Thursday, June 15, 2017

One For Each of Us

Found some quotes on my phone that need to be posted and published post haste, so here y'are:

This one is from April that i had totally forgotten about:

SEAN: *mumble singing "The Sign"* [click here and scroll down for more of Sean's thoughts on this song]

JEN, snickering: Good job, Sean.

SEAN: I bet I know the whole thing.


Last March, out driving at a sunset'ish time.

SEAN: Wow, the lake looks so pretty right now.

JULIAN: Yes! Enjoy it while the red light lasts.

JEN: Julian, I love your outlook on life. What a great thing- "enjoy it while the red light lasts."

JULIAN: What does it mean to abuse the world?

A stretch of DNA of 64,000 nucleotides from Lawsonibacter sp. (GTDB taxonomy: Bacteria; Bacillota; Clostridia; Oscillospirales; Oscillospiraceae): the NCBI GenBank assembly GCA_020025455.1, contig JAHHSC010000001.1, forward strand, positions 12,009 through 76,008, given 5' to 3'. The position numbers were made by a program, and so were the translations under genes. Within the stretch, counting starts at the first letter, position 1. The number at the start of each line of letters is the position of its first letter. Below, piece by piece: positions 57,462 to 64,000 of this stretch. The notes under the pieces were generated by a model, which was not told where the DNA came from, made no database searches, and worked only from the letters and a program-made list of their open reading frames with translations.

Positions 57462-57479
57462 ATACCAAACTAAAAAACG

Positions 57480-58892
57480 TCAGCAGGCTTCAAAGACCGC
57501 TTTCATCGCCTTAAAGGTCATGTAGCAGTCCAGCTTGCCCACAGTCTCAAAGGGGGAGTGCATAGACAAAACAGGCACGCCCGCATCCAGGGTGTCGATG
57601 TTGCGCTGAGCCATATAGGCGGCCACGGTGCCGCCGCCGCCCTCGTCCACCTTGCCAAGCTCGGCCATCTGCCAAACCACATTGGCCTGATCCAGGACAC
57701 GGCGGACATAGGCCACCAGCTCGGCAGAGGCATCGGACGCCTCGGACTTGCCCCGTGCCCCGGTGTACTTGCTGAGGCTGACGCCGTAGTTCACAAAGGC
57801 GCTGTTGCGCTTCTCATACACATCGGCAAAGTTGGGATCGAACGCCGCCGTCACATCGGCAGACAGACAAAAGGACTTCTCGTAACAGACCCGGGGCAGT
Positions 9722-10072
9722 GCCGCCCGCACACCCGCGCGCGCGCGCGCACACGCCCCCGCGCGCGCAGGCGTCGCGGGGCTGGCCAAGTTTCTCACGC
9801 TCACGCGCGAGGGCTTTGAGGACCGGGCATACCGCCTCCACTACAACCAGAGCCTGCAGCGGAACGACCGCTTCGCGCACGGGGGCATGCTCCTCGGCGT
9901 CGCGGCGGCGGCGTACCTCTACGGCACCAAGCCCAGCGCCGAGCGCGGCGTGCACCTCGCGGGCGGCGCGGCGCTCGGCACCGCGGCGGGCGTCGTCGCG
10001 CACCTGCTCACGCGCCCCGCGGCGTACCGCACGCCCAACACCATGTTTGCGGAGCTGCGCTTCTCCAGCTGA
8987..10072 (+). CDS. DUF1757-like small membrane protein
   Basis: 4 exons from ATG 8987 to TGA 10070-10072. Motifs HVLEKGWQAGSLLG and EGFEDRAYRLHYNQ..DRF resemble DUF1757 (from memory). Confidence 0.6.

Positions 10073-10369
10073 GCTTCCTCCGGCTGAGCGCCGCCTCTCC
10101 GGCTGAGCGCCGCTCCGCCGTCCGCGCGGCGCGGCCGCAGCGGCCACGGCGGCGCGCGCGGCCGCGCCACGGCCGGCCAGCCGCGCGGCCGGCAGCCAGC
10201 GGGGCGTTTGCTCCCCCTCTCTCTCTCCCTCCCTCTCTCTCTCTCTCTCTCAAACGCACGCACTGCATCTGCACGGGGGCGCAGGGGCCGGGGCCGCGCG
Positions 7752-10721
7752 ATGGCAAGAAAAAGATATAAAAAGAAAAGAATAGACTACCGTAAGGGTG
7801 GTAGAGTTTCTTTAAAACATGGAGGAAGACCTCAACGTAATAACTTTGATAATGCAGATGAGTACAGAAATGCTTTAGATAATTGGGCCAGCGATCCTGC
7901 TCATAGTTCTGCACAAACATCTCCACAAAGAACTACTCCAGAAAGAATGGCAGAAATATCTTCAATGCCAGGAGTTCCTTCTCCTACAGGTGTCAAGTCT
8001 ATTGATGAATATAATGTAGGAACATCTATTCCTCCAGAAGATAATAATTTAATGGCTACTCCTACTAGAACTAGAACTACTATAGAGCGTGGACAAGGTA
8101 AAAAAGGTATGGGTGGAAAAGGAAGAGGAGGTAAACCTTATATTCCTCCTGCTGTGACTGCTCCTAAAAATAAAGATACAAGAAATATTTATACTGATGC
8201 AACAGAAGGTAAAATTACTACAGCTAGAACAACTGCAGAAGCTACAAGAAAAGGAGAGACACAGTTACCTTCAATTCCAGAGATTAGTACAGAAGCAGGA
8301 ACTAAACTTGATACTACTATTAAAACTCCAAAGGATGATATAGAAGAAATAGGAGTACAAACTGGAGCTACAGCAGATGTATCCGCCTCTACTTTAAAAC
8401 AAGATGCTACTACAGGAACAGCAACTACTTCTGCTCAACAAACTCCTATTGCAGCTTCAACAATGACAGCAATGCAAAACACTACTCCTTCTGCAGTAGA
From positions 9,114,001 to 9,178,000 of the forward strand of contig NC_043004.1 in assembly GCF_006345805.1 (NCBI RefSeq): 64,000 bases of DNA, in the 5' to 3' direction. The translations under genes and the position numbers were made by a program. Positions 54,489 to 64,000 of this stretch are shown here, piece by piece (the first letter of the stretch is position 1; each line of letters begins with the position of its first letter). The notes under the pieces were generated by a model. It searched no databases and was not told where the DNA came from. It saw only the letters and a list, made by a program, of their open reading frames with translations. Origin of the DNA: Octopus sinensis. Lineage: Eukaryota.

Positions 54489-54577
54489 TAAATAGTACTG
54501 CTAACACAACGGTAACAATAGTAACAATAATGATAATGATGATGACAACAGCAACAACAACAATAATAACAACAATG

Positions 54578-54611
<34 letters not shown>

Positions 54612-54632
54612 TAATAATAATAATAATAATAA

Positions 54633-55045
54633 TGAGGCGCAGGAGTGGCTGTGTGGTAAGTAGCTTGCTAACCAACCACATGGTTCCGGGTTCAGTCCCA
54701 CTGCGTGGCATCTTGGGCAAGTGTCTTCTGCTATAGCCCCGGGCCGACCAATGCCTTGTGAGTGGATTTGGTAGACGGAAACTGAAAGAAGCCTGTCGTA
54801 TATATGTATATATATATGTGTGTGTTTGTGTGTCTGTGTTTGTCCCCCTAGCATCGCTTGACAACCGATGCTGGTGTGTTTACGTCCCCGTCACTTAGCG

JEN: Uhh...

A year ago. Jen and Sean at a fancy brunch.  Jen cuts her food in fourths like an elegant lady, then scoops it ALL on the fork.  Sean abruptly notices and is immediately amused.

JEN: Don't look at me!

ha ha ha.  I can't remember what was exactly said, but Sean, in his way, pointed out the irony and then I busted ten guts, probably with my mouth full.

Saturday, June 03, 2017

The Last Day

Goodness gracious, nobody told me what the last day of school can be like. Julian was in kindergarten for two years and the last day was a non-event, perhaps because we missed it for both years? The first for camping? Details are fuzzy.  Last year we missed the whole last week (and therefore all of the "picnics" and "graduations" and "special activities"--best decision i ever made) and also, maybe because it's kindergarten? Maybe? But first grade is veeeery different, as we all know.